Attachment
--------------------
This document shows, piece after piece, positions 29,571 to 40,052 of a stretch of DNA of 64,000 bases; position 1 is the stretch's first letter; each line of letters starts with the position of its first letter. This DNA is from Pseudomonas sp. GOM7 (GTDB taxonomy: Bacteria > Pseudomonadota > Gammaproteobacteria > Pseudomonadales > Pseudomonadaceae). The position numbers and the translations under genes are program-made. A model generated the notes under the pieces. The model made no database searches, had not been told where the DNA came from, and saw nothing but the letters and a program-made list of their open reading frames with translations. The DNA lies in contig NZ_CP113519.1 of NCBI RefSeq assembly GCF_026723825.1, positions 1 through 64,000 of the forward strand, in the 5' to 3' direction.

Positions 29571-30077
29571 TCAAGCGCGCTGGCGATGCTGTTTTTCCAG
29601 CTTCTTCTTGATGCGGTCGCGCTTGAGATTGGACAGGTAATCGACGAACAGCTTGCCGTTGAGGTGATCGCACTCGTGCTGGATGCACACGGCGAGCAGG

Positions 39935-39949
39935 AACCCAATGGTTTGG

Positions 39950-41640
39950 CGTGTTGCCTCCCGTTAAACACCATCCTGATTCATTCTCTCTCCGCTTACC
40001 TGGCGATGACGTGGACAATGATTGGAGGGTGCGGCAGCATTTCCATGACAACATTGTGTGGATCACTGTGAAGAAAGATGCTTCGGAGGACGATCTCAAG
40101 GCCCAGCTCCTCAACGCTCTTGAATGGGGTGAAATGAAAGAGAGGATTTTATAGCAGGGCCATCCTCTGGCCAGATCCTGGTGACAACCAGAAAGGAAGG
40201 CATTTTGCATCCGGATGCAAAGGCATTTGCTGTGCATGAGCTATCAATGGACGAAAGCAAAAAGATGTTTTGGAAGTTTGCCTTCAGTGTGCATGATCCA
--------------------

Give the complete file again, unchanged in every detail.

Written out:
This document shows, piece after piece, positions 29,571 to 40,052 of a stretch of DNA of 64,000 bases; position 1 is the stretch's first letter; each line of letters starts with the position of its first letter. This DNA is from Pseudomonas sp. GOM7 (GTDB taxonomy: Bacteria > Pseudomonadota > Gammaproteobacteria > Pseudomonadales > Pseudomonadaceae). The position numbers and the translations under genes are program-made. A model generated the notes under the pieces. The model made no database searches, had not been told where the DNA came from, and saw nothing but the letters and a program-made list of their open reading frames with translations. The DNA lies in contig NZ_CP113519.1 of NCBI RefSeq assembly GCF_026723825.1, positions 1 through 64,000 of the forward strand, in the 5' to 3' direction.

Positions 29571-30077
29571 TCAAGCGCGCTGGCGATGCTGTTTTTCCAG
29601 CTTCTTCTTGATGCGGTCGCGCTTGAGATTGGACAGGTAATCGACGAACAGCTTGCCGTTGAGGTGATCGCACTCGTGCTGGATGCACACGGCGAGCAGG

Positions 39935-39949
39935 AACCCAATGGTTTGG

Positions 39950-41640
39950 CGTGTTGCCTCCCGTTAAACACCATCCTGATTCATTCTCTCTCCGCTTACC
40001 TGGCGATGACGTGGACAATGATTGGAGGGTGCGGCAGCATTTCCATGACAACATTGTGTGGATCACTGTGAAGAAAGATGCTTCGGAGGACGATCTCAAG
40101 GCCCAGCTCCTCAACGCTCTTGAATGGGGTGAAATGAAAGAGAGGATTTTATAGCAGGGCCATCCTCTGGCCAGATCCTGGTGACAACCAGAAAGGAAGG
40201 CATTTTGCATCCGGATGCAAAGGCATTTGCTGTGCATGAGCTATCAATGGACGAAAGCAAAAAGATGTTTTGGAAGTTTGCCTTCAGTGTGCATGATCCA